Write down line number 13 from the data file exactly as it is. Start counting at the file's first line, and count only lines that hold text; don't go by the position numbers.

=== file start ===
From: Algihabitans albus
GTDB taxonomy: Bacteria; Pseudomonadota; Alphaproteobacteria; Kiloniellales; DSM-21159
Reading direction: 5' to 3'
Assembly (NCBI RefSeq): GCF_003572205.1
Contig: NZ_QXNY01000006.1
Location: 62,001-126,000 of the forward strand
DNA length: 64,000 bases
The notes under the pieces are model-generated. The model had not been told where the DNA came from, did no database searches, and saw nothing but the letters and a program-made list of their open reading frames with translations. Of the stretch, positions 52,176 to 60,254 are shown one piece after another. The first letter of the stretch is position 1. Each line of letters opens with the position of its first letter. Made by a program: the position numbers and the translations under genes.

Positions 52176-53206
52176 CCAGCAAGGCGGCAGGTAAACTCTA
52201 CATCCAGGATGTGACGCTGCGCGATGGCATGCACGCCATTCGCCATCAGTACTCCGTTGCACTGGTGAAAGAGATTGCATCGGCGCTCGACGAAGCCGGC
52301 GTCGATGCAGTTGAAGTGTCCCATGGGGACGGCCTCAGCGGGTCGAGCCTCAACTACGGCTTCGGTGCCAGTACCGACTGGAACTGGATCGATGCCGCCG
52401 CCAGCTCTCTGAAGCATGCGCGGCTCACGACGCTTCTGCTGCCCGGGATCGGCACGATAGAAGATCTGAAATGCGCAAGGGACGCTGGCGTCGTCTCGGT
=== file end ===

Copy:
52401 CCAGCTCTCTGAAGCATGCGCGGCTCACGACGCTTCTGCTGCCCGGGATCGGCACGATAGAAGATCTGAAATGCGCAAGGGACGCTGGCGTCGTCTCGGT